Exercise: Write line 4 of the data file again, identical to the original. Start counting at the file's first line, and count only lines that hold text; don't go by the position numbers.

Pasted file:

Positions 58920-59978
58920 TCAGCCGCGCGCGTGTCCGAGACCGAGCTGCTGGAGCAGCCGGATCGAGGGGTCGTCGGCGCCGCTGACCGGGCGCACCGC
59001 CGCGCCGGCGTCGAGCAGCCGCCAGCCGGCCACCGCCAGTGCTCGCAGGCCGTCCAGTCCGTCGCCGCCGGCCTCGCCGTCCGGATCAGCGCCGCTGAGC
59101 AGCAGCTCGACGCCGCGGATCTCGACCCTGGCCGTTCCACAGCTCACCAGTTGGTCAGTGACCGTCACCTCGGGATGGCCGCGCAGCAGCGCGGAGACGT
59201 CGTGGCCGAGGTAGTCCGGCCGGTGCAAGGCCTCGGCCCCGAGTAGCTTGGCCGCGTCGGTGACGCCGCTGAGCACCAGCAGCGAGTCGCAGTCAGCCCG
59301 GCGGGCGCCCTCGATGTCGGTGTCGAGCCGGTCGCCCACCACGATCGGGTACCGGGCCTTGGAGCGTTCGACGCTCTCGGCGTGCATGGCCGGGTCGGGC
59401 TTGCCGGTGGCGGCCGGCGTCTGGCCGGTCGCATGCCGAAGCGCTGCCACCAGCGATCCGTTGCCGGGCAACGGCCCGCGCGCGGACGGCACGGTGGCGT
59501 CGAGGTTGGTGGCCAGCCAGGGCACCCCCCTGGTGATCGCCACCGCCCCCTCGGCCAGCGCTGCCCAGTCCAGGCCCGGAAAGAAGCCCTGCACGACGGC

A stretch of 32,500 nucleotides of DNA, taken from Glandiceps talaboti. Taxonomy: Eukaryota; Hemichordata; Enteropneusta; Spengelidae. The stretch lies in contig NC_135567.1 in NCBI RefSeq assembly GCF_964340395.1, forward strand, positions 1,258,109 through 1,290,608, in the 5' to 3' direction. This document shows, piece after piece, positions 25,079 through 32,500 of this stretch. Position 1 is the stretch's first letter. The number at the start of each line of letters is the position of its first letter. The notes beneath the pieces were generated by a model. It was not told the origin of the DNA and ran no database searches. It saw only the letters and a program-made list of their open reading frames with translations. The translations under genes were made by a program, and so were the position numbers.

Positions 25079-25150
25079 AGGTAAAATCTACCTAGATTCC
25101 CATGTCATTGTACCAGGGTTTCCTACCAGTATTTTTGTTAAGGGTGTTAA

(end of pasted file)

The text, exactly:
59101 AGCAGCTCGACGCCGCGGATCTCGACCCTGGCCGTTCCACAGCTCACCAGTTGGTCAGTGACCGTCACCTCGGGATGGCCGCGCAGCAGCGCGGAGACGT